The quality of a simulation model is generally judged based on how well it matches the appearance and/or the behavior of the simulated anatomy and/or system - known as fidelity . Engineering fidelity describes the physical characteristics of the model and its effectiveness in mimicking anatomical attributes . As such, mentions of fidelity in this technical report will refer to engineering fidelity.
Currently, the low fidelity models being used in low resource settings around the world, including in Newfoundland and Labrador, are composed of low-cost everyday objects which mimic human anatomy for procedural practice (Figure 1) . However, these low-cost solutions often sacrifice engineering fidelity. By contrast, the model developed for this technical report is also a low-cost solution, in that it is inexpensive, durable, reusable, and reproducible, but it is also anatomically correct. Through early engagement with end-users and revisions of the design (rapid prototyping), the goal is to be able to produce a cricothyroidotomy training tool in a cost-effective manner.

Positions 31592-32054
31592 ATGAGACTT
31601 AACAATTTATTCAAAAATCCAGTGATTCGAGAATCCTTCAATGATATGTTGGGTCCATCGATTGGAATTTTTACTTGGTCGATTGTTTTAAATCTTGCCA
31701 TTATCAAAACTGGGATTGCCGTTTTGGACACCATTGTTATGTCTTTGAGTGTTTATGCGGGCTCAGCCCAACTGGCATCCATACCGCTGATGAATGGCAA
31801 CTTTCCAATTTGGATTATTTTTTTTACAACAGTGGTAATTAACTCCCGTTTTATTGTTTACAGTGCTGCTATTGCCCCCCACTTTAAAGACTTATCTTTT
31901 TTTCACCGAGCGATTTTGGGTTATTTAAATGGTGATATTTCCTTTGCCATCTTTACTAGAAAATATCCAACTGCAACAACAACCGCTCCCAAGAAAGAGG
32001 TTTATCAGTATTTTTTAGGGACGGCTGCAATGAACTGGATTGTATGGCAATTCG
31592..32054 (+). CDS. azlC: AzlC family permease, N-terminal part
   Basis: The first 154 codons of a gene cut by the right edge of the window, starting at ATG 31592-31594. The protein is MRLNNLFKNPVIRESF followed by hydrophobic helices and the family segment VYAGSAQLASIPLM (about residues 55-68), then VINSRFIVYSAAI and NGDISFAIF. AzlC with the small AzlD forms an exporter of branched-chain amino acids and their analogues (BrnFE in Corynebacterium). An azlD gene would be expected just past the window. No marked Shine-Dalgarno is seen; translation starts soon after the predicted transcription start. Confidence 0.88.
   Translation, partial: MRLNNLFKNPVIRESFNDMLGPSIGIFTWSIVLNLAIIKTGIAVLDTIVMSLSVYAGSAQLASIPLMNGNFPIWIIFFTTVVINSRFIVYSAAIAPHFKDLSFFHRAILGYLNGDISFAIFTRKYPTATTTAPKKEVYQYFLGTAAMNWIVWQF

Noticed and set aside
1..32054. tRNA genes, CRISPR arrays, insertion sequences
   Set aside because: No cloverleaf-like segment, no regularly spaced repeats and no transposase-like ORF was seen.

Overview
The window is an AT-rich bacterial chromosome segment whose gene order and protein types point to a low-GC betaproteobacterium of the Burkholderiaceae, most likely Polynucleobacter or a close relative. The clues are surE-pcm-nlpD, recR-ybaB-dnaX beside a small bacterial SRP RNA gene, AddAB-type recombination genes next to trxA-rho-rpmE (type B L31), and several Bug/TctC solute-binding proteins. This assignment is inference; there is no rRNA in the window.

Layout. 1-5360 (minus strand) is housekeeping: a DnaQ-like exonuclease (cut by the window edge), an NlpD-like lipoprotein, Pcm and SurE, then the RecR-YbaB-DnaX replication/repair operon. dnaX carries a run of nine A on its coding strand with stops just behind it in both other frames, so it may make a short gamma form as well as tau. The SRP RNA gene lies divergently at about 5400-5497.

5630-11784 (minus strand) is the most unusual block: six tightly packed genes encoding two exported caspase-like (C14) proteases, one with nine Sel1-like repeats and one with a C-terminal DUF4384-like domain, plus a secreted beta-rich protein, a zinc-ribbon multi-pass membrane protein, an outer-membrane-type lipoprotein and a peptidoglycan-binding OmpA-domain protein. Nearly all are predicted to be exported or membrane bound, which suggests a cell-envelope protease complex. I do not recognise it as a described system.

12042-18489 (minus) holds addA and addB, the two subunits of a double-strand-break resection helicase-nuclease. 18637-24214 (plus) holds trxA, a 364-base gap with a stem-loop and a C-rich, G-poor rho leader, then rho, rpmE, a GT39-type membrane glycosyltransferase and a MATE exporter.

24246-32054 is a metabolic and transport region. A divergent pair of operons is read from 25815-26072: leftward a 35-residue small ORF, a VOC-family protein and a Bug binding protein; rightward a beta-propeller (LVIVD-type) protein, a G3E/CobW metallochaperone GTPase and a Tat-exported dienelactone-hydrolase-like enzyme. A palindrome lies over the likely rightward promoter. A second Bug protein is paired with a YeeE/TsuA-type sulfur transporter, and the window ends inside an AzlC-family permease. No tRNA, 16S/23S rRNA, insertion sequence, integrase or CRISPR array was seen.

We followed a process proposed by Cristanchio et al. termed "Aim – FineTune – Follow Through", rooted in frameworks from psychology, motor learning, education, and experimental design to enable initial design and expert opinion-based rapid prototyping . Specifically, the initial prototype was developed based on input from a single emergency medicine doctor. Next, the prototype was printed and, to further refine the anatomical accuracy of the model, the opinions of medical experts were sought. These opinions were used to gauge the anatomical accuracy of each iteration of the model and to identify any possible areas of improvement. When considering the effectiveness of each model, it was essential that the experts not only considered the anatomical accuracy of the model but also how it would fit mechanically into the simulation scenarios. This iterative approach, while informal, proved to be effective, as the model improved significantly from the initial design to the final model. A graphic representation of the review process is shown in Appendix A.